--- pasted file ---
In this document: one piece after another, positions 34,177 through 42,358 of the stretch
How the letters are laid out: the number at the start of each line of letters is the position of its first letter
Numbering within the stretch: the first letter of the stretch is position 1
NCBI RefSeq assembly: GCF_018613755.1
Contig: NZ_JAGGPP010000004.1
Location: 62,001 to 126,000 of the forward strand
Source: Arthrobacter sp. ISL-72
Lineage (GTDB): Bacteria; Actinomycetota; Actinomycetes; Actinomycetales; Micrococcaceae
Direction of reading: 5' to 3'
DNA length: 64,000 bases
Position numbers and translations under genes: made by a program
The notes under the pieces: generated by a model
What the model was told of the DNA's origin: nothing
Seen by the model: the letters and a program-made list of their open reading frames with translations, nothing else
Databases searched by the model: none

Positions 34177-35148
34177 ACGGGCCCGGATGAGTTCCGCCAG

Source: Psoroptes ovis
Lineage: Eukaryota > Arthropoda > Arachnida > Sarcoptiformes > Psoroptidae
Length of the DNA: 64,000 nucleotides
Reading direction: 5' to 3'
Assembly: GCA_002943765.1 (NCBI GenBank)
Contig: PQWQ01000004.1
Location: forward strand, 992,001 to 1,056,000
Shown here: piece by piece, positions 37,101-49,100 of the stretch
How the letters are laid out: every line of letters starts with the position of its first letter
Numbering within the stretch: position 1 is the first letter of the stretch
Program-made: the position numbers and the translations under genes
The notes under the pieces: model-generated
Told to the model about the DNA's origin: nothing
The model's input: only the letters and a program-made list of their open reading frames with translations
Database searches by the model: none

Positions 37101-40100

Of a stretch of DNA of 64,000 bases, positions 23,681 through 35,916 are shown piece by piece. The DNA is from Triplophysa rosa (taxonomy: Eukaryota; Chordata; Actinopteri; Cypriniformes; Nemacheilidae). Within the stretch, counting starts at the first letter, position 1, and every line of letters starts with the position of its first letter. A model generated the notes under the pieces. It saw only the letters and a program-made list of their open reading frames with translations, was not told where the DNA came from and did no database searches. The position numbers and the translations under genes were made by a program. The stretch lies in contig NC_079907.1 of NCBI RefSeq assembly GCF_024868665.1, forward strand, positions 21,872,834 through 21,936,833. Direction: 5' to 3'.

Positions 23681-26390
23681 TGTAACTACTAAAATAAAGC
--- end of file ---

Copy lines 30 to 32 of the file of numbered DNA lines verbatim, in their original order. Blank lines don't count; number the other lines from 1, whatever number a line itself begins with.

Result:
Told to the model about the DNA's origin: nothing
The model's input: only the letters and a program-made list of their open reading frames with translations
Database searches by the model: none